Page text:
Cot death charity raises concerns over baby boxes

A cot death charity has raised concerns over the use of Finnish-style baby boxes, which infants can sleep in.

Issuing new advice to parents, the Lullaby Trust said there was no evidence baby boxes reduced the rate of sudden infant death syndrome (SIDS).

The cardboard box, filled with baby products and a mattress, can itself be used as a bed, and has been given to new parents by some NHS trusts.

The charity said its leaflets would no longer be put in the boxes.

“We will no longer allow our branded leaflets to be enclosed… as this suggests we endorse the product,” the charity said.

The box tradition originates from Finland, where for 75 years, every pregnant woman has been given a box filled with things like nappies, clothes, bedding and a mattress.

Finland has one of the lowest infant mortality rates in the world – two deaths per 1,000 live births, compared with a global rate of 32 in 1,000, according to the UN.

A box scheme will be rolled out for all newborn babies across Scotland this month. Some areas in England also give out boxes.

Speaking before the roll-out, Scottish childcare minister Mark McDonald said the box would “provide a safe space for babies to sleep near their parents, to promote bonding and early attachment”.

The charity said the box may be a better alternative than other “hazardous circumstances” – for example, when there is no cot or Moses basket.

But Francine Bates, chief executive of the Lullaby Trust, said she was concerned the boxes were being marketed as products to reduce sudden infant death syndrome.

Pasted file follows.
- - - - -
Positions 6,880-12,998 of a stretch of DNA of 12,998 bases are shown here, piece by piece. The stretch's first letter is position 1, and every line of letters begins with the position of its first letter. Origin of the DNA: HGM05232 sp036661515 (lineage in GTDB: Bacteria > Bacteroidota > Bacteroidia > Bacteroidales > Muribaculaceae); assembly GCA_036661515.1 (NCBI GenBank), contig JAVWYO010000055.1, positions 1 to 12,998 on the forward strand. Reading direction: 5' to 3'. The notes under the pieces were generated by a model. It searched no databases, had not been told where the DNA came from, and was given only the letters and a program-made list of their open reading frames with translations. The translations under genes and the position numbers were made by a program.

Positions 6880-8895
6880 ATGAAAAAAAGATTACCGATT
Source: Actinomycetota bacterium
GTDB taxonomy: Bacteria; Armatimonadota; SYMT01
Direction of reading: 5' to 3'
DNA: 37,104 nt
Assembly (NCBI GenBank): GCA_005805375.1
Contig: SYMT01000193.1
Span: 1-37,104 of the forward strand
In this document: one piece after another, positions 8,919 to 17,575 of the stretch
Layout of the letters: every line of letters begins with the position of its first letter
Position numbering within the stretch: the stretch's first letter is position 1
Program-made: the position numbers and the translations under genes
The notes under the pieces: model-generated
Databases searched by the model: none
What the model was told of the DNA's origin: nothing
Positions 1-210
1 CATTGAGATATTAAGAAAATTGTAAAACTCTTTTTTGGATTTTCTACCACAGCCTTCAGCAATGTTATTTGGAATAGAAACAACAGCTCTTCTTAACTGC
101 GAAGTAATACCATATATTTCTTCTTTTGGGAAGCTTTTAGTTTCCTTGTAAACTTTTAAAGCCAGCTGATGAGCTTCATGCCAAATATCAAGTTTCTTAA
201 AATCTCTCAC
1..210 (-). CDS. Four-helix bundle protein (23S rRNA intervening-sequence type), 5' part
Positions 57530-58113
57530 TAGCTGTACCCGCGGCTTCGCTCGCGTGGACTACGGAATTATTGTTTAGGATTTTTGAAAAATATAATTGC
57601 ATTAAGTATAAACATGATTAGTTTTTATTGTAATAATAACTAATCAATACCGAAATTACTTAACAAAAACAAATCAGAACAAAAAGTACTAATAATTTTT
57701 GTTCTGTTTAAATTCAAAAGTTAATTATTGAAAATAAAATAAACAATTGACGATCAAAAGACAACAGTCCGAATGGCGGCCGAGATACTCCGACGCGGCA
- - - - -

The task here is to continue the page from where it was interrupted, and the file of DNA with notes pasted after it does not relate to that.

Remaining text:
“We are not aware of any evidence, including in Finland, to support this claim,” she said.

SIDS, also known as cot death, is the sudden unexplained death of an apparently healthy baby.

There were 230 sudden infant deaths in the UK in 2014, following a downward trend in the last decade. In 2001, there were 330.

The charity went on to advise that should a parent decide to use a box for sleeping, it should be used for “daytime naps only”, with a baby sleeping in a cot or a Moses basket next to their bed during the night.

It also reminds parents not to lift or carry the box around the home if a baby is in it.

“It is also not possible for baby boxes to meet all current safety standards, as nursery furniture regulations only apply to traditional cots, cribs and bassinets, not boxes made from cardboard,” Ms Bates said.

“If parents choose to use the box to sleep their baby, we urge them to read and follow our advice, approved by our scientific and paediatric advisers.”

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